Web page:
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Second-Order Adjoint Sensitivity Analysis Methodology for Computing Exactly Response Sensitivities to Uncertain Parameters and Boundaries of Linear Systems: Mathematical Framework

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Document pages: 26 pages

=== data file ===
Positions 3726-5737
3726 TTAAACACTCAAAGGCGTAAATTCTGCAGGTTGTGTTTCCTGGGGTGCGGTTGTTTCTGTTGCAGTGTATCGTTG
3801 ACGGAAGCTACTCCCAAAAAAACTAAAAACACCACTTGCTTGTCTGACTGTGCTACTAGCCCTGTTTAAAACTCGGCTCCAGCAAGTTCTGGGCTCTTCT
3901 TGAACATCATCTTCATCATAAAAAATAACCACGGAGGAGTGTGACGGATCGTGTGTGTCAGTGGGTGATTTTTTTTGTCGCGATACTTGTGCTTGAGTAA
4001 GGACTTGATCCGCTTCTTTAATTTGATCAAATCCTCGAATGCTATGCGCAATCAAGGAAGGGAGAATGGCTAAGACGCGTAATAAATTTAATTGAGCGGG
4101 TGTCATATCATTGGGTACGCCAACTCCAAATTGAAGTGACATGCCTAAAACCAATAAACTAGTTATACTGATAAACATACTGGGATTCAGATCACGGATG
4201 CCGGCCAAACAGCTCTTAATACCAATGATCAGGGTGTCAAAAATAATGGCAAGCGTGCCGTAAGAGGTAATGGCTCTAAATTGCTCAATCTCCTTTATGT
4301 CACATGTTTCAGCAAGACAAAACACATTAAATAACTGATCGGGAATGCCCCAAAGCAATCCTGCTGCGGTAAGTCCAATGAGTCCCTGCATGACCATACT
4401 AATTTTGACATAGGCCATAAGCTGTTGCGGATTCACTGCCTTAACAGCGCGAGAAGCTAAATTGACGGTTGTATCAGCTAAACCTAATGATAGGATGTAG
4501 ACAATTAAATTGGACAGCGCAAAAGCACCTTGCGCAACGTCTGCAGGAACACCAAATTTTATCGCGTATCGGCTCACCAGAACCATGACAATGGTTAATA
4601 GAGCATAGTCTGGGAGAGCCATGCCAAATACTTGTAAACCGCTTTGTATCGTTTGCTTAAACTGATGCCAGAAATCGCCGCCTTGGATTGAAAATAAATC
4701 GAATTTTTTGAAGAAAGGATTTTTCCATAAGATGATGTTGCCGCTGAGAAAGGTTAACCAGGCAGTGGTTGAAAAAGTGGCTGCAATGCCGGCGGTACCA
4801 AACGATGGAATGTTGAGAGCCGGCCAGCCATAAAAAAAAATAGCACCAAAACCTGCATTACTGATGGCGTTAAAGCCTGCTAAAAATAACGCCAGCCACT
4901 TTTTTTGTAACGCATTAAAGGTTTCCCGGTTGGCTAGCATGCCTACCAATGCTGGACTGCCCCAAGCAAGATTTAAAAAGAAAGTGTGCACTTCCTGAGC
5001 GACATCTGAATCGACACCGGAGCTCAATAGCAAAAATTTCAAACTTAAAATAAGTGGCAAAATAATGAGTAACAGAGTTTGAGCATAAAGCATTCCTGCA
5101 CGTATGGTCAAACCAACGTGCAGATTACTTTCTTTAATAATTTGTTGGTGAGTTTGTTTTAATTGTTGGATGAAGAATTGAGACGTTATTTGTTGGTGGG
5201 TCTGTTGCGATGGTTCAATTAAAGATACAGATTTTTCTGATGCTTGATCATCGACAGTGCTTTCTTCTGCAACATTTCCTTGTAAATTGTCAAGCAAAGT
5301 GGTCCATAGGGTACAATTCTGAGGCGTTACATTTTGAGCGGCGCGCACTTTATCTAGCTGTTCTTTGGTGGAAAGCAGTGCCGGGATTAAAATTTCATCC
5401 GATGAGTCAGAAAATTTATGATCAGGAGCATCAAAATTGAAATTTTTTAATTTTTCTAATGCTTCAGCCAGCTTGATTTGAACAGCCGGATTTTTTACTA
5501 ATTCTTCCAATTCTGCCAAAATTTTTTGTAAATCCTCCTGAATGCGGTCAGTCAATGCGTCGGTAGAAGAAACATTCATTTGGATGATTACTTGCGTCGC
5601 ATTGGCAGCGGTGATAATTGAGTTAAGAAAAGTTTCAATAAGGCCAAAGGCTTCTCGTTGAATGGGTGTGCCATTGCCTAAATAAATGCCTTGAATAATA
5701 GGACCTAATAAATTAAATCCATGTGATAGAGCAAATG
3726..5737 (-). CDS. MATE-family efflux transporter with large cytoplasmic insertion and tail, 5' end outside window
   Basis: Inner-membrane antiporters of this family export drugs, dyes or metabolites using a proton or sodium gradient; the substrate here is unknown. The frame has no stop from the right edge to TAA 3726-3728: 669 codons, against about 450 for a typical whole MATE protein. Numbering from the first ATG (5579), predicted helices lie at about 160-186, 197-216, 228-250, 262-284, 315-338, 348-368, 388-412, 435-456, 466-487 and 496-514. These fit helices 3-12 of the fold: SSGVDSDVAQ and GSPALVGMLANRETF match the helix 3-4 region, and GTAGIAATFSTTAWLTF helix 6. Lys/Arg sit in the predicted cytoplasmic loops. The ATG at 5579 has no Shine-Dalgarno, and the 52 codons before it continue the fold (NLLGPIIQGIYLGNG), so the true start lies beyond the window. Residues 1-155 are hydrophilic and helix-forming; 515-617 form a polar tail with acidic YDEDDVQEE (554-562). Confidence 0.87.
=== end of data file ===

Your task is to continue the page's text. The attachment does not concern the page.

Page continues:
Abstract: This work presents the “Second-Order Comprehensive Adjoint Sensitivity Analysis Methodology (2nd-CASAM)” for the efficient and exact computation of 1st- and 2nd-order response sensitivities to uncertain parameters and domain boundaries of linear systems. The model’s response (i.e., model result of interest) is a generic nonlinear function of the model’s forward and adjoint state functions, and also depends on the imprecisely known boundaries and model parameters. In the practically important particular case when the response is a scalar-valued functional of the forward and adjoint state functions characterizing a model comprising N parameters, the 2nd-CASAM requires a single large-scale computation using the First-Level Adjoint Sensitivity System (1st-LASS) for obtaining all of the first-order response sensitivities, and at most N large-scale computations using the Second-Level Adjoint Sensitivity System (2nd-LASS) for obtaining exactly all of the second-order response sensitivities. In contradistinction, forward other methods would require (N2 2 + 3 N 2) large-scale computations for obtaining all of the first- and second-order sensitivities. This work also shows that constructing and solving the 2nd-LASS requires very little additional effort beyond the construction of the 1st-LASS needed for computing the first-order sensitivities. Solving the equations underlying the 1st-LASS and 2nd-LASS requires the same computational solvers as needed for solving (i.e., “inverting”) either the forward or the adjoint linear operators underlying the initial model. Therefore, the same computer software and “solvers” used for solving the original system of equations can also be used for solving the 1st-LASS and the 2nd-LASS. Since neither the 1st-LASS nor the 2nd-LASS involves any differentials of the operators underlying the original system, the 1st-LASS is designated as a “first-level” (as opposed to a “first-order”) adjoint sensitivity system, while the 2nd-LASS is designated as a “second-level” (rather than a “second-order”) adjoint sensitivity system. Mixed second-order response sensitivities involving boundary parameters may arise from all source terms of the 2nd-LASS that involve the imprecisely known boundary parameters. Notably, the 2nd-LASS encompasses an automatic, inherent, and independent “solution verification” mechanism of the correctness and accuracy of the 2nd-level adjoint functions needed for the efficient and exact computation of the second-order sensitivities.

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